How do you qualify for FHA help? Well, first of all, you must be buying a home for your own occupancy. This program is not for you if you are looking to buy a property for rental. Secondly, you need to qualify in terms of income and credit.

Frankly, renting your home eats up your money and doesn’t return equity into your hands. Owning your home does. This is where the FHA can give regular people a boost up, and into the housing market.

The FHA will insure both existing and newly built homes. In fact, insured loans can be used to finance the purchase of one to four family housing, which means that you can buy a property to live in and rent out the other parts!

The FHA helps homeowners into the market in more than one way. With the FHA you can buy with as little as a 3.5 percent down payment. That can save you a lot of time spent saving up in order to get into the housing market. Most conventional mortgages require down payments of 5 percent or more of the purchase price of the home.

However, as good as the program is, FHA mortgage insurance is not free. You will pay an up-front insurance premium (which may be financed or rolled into your mortgage amount) at the time of purchase. In addition, you may have to pay monthly premiums that are not financed, but instead are added to the regular mortgage payment.

The FHA does protect you from some predatory lending practices. FHA rules impose limits on some of the fees that lenders may charge in making a loan. For example, the loan origination fee charged by the lender for the administrative cost of processing the loan may not exceed one percent of the amount of the mortgage.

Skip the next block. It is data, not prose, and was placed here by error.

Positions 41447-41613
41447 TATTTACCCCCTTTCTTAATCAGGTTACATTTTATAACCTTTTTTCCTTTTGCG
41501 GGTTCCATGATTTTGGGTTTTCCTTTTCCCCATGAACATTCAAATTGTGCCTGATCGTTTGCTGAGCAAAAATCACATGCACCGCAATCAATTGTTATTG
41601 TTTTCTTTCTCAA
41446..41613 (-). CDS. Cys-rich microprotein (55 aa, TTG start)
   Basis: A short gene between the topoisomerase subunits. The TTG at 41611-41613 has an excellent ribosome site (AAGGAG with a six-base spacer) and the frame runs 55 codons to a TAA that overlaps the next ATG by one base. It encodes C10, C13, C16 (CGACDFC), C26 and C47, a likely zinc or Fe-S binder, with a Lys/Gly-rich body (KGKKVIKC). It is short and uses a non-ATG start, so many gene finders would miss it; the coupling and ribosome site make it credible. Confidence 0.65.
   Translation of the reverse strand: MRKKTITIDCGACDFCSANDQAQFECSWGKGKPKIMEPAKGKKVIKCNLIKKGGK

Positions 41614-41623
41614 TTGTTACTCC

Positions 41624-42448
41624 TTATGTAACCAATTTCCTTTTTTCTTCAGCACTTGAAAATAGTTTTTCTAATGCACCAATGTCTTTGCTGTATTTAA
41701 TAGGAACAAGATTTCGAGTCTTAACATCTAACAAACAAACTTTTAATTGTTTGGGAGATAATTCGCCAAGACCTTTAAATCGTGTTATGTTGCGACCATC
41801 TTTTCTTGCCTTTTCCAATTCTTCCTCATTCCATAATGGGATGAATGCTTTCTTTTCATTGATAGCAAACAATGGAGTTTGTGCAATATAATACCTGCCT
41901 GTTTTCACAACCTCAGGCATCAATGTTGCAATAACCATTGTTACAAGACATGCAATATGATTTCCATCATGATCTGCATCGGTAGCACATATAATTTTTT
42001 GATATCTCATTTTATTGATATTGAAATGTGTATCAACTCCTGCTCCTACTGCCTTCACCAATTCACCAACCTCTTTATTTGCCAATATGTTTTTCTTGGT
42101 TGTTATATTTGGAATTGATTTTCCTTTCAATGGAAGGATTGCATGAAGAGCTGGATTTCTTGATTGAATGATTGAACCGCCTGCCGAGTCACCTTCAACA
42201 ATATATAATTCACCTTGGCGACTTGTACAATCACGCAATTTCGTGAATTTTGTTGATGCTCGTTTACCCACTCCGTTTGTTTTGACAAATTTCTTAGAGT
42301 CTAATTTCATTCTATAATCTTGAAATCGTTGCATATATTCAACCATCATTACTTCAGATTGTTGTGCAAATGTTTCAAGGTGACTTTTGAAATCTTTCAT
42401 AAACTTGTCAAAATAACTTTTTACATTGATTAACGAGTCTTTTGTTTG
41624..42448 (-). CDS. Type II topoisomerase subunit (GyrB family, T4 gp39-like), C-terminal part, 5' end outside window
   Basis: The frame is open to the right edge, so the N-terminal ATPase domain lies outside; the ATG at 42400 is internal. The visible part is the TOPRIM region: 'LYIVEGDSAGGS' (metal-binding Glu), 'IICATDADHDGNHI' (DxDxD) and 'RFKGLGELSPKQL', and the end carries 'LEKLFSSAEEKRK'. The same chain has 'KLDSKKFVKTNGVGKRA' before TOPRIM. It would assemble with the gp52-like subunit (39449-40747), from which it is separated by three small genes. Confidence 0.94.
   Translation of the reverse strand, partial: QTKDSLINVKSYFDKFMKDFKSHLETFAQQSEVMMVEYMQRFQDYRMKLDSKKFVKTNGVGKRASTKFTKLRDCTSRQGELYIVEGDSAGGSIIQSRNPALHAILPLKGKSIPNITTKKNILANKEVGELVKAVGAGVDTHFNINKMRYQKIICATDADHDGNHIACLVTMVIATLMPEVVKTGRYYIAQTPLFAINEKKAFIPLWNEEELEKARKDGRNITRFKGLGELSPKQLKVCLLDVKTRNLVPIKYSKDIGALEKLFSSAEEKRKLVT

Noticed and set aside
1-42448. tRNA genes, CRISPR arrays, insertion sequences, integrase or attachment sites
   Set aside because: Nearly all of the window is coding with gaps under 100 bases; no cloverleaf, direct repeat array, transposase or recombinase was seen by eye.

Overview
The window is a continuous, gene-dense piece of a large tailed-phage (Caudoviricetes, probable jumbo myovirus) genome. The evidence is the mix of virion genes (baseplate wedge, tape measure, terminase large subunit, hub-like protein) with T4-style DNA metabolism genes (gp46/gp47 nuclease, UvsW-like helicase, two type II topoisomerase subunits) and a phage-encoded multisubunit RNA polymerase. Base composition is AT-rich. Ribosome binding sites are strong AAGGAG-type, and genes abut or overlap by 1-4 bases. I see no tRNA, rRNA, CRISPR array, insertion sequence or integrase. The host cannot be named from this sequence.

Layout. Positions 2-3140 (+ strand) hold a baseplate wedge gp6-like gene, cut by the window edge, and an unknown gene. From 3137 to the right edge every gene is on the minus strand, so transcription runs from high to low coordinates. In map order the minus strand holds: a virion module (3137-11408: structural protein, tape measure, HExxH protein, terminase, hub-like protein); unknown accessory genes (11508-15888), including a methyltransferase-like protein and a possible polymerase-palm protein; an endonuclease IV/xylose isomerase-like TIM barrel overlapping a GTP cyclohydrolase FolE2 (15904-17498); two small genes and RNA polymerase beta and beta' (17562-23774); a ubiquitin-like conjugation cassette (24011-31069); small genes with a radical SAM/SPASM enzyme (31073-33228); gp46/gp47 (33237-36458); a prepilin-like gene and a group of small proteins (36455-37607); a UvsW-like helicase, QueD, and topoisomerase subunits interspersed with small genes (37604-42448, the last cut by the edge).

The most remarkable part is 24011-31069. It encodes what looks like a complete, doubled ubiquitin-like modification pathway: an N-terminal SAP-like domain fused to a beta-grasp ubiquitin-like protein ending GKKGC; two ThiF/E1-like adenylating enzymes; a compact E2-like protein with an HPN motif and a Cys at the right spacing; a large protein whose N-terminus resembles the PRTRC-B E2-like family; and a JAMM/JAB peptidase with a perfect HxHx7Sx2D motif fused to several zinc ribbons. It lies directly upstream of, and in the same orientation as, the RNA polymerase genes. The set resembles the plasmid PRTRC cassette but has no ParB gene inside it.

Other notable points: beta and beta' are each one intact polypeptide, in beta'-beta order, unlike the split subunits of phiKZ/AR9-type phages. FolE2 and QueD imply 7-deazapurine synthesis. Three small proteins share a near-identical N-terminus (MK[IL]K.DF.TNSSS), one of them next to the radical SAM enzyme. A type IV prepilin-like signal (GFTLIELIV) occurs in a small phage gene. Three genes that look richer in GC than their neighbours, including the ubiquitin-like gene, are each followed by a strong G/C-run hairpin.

While this program can be very useful, it is limited to certain people; you will have to qualify. To make sure that its programs serve low- and moderate-income people, FHA sets limits on the dollar value of the mortgage loan. These figures vary over time and by place, depending on the cost of living and other factors.

Any person able to meet the cash investment, the mortgage payments, and credit requirements can apply for an FHA mortgage but you can only have one FHA loan at a time!

VA Loans

If you are among the 34 million veterans and service personnel who are eligible for a Veteran Loan, you may find that a VA loan gives you the resources needed to buy or refinance the home of your dreams, while ensuring you get the best rates. Veteran home loans can save you a great deal of money by giving you an excellent rate, with no monthly mortgage insurance (even with no down payment). Plus, it is easier to qualify for a VA (Veterans’ Affairs) military loan as compared to a conventional mortgage. It’s worth the time to look into!

If saving money on interest isn’t enough, there are other benefits to a VA loan if you are a veteran:
If you get a VA loan, there is zero down payment required when purchasing a home.
With a VA loan, even if you have bad credit, you can get the same low interest rates for veteran home loans that are available to those with great credit

Even with a Loan-to-Value of 100%, there is no monthly Mortgage Insurance required for a VA home loan. This alone can save you considerable money every month. The VA mortgage loan is guaranteed with no money down for any loan up to $417,000. All you have to do is qualify for the size of mortgage that fits within your budget.

So, how do you get a VA loan? You will need a certificate of eligibility to qualify. Whether you are a first time user of the VA loan system or you have used your eligibility in the past, you must have your certificate. We can help you get your certificate of eligibility thru a fast and efficient on-line system so give us a call today!